Members asked what the other leakages were in the intergovernmental fiscal relations, regarding financial accountability, which lead to spheres of government owing each other money. Members questioned why the debt to Eskom and the Water Boards continued even when municipalities were under provincial administration. Who was responsible for the LES stoppages when municipalities were under administration by a national or provincial department? How do national and provincial chief financial officers explain the nonpayments?

Treasury emphasized that the objectives of the stoppage of the LES was not credit collection it was about addressing the culture of non-payment and of understanding why municipalities were not paying creditors.

Treasury gave a commitment that the process would be done to provincial and national departments too.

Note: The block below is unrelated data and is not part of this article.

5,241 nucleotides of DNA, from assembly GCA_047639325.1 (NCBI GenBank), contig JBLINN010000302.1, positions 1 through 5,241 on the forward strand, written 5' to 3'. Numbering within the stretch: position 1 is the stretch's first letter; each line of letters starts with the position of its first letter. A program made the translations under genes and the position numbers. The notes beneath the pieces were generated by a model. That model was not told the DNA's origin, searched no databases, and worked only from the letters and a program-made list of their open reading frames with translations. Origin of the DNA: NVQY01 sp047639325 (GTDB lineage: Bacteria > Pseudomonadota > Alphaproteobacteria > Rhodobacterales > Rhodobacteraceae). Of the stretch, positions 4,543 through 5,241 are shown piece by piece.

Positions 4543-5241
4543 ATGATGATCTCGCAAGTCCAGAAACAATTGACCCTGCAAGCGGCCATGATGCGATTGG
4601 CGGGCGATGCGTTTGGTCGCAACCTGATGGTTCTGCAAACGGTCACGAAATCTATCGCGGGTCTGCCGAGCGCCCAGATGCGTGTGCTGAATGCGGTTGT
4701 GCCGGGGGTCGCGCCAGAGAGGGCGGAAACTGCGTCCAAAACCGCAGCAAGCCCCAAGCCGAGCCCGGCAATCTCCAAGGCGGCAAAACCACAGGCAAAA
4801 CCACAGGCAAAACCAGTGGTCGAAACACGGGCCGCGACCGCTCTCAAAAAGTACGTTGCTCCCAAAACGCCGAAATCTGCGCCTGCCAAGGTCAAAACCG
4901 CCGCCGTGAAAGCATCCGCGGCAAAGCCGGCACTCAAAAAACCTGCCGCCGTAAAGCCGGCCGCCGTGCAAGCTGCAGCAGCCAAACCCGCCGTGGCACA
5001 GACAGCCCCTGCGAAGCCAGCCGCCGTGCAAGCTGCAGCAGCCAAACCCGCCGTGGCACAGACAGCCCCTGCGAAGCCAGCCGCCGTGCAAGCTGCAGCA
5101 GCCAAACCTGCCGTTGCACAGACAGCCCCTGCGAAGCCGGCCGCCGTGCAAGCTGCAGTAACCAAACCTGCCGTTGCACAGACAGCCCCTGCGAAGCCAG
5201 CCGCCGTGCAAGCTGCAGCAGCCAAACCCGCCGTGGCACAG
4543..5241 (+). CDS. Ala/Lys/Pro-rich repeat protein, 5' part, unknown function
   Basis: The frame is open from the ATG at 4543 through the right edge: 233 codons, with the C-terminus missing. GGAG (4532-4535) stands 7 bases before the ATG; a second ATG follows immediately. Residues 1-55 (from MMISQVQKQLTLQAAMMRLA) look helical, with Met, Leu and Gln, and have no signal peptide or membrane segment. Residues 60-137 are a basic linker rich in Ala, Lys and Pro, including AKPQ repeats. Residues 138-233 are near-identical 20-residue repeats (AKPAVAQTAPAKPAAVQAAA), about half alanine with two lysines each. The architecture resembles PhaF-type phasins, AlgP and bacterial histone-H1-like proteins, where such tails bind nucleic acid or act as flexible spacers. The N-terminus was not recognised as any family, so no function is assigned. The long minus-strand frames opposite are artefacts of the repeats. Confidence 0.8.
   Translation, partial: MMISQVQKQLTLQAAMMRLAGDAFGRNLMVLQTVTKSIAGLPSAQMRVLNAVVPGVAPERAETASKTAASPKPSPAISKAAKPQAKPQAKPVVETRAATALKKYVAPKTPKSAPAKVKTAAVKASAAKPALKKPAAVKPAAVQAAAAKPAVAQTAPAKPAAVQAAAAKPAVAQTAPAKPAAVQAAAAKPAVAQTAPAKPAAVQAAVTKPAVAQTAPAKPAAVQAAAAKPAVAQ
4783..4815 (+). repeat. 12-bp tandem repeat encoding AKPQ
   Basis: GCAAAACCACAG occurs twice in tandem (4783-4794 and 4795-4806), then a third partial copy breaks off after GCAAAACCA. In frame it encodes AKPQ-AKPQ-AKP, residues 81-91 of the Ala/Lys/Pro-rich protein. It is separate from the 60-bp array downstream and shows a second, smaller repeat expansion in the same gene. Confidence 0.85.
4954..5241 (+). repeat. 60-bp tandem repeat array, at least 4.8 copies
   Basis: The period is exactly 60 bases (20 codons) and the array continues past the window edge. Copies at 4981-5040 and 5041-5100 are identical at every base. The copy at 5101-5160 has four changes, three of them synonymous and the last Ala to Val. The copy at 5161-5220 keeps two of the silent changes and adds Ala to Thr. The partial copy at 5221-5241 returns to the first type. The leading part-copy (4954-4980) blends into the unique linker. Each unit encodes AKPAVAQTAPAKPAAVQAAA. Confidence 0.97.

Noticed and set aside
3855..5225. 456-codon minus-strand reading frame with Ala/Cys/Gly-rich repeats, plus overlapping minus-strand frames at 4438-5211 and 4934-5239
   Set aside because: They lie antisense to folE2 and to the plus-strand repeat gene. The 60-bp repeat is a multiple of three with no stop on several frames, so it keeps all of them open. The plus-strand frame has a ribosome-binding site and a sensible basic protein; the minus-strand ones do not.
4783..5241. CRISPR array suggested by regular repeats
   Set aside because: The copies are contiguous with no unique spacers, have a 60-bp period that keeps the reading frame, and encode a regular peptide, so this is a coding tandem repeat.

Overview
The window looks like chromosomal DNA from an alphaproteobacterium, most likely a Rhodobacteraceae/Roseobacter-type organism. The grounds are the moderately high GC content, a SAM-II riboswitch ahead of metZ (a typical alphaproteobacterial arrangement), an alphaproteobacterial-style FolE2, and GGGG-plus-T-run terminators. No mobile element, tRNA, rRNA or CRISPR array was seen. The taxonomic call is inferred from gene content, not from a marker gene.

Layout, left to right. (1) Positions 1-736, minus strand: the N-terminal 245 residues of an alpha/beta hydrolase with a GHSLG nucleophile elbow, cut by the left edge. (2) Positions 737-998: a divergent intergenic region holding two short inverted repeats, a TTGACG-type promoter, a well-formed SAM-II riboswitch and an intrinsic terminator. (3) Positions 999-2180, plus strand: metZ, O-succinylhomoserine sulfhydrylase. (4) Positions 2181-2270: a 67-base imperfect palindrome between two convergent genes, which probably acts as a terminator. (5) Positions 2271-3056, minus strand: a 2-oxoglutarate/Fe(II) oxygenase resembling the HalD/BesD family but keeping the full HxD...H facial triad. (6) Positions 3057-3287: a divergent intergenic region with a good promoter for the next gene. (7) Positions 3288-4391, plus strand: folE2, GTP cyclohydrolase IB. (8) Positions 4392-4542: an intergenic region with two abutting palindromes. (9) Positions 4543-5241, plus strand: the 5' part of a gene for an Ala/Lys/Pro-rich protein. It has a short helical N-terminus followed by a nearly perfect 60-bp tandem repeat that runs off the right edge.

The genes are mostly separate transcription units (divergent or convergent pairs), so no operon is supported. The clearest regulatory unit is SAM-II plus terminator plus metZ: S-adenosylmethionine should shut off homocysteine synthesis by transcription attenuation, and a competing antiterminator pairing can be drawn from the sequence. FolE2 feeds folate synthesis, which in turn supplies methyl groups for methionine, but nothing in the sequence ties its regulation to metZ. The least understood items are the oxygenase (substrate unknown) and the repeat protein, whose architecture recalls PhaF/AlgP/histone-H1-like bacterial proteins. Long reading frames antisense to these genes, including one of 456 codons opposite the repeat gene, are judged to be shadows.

The 6 July instalment of the new financial year was released and that the two municipalities had been given money so that processes could continue. 

Meeting report

Briefing by Financial and Fiscal Commission (FFC)

Mr Bongani Khumalo, Acting Chief Executive Officer (CEO), Financial and Fiscal Commission (FFC), gave a brief background to the submission and the legal basis for the withdrawal of the Local Government Equitable Share (LES) where temporary disruptions to service delivery were at stake before handing over to Mr Mkhululi Ncube, Program Manager for Local Government, FFC, who spoke to the debt burden of municipalities with special reference to Eskom and the Water Boards.

Mr Ncube said on average the LES accounted for between 31% and 37% of the operating revenue of the affected municipalities, with Mopani district municipality reaching 97% of its operating revenue. He then spoke to issues of principle important to the FFC as well as to issues of concern, noting that invoking section 216 of the Constitution was a blunt instrument that affected the innocent and the guilty alike.